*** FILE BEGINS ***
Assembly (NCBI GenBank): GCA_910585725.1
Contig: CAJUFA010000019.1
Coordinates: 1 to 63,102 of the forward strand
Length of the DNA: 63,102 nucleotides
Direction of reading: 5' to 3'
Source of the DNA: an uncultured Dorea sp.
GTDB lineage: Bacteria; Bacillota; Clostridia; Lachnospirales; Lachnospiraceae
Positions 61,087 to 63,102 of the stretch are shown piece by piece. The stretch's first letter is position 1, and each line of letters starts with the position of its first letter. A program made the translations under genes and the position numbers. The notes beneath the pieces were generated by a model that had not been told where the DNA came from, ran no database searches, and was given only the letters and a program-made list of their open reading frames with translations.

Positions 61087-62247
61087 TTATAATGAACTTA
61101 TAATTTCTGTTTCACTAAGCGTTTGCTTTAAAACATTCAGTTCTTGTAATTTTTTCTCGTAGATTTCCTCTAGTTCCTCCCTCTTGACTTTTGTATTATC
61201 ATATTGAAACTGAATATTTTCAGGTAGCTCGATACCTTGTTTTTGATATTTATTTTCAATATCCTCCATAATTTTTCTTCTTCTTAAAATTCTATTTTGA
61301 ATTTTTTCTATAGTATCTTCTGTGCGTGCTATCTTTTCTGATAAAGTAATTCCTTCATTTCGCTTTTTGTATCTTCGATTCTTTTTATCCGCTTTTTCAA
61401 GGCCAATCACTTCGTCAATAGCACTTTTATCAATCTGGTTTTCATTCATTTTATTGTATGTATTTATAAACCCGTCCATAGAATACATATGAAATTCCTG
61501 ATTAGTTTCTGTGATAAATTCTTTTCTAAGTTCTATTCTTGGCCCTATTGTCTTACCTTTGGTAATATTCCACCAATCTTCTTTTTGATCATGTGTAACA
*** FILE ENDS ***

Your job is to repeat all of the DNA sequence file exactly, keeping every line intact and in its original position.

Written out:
Assembly (NCBI GenBank): GCA_910585725.1
Contig: CAJUFA010000019.1
Coordinates: 1 to 63,102 of the forward strand
Length of the DNA: 63,102 nucleotides
Direction of reading: 5' to 3'
Source of the DNA: an uncultured Dorea sp.
GTDB lineage: Bacteria; Bacillota; Clostridia; Lachnospirales; Lachnospiraceae
Positions 61,087 to 63,102 of the stretch are shown piece by piece. The stretch's first letter is position 1, and each line of letters starts with the position of its first letter. A program made the translations under genes and the position numbers. The notes beneath the pieces were generated by a model that had not been told where the DNA came from, ran no database searches, and was given only the letters and a program-made list of their open reading frames with translations.

Positions 61087-62247
61087 TTATAATGAACTTA
61101 TAATTTCTGTTTCACTAAGCGTTTGCTTTAAAACATTCAGTTCTTGTAATTTTTTCTCGTAGATTTCCTCTAGTTCCTCCCTCTTGACTTTTGTATTATC
61201 ATATTGAAACTGAATATTTTCAGGTAGCTCGATACCTTGTTTTTGATATTTATTTTCAATATCCTCCATAATTTTTCTTCTTCTTAAAATTCTATTTTGA
61301 ATTTTTTCTATAGTATCTTCTGTGCGTGCTATCTTTTCTGATAAAGTAATTCCTTCATTTCGCTTTTTGTATCTTCGATTCTTTTTATCCGCTTTTTCAA
61401 GGCCAATCACTTCGTCAATAGCACTTTTATCAATCTGGTTTTCATTCATTTTATTGTATGTATTTATAAACCCGTCCATAGAATACATATGAAATTCCTG
61501 ATTAGTTTCTGTGATAAATTCTTTTCTAAGTTCTATTCTTGGCCCTATTGTCTTACCTTTGGTAATATTCCACCAATCTTCTTTTTGATCATGTGTAACA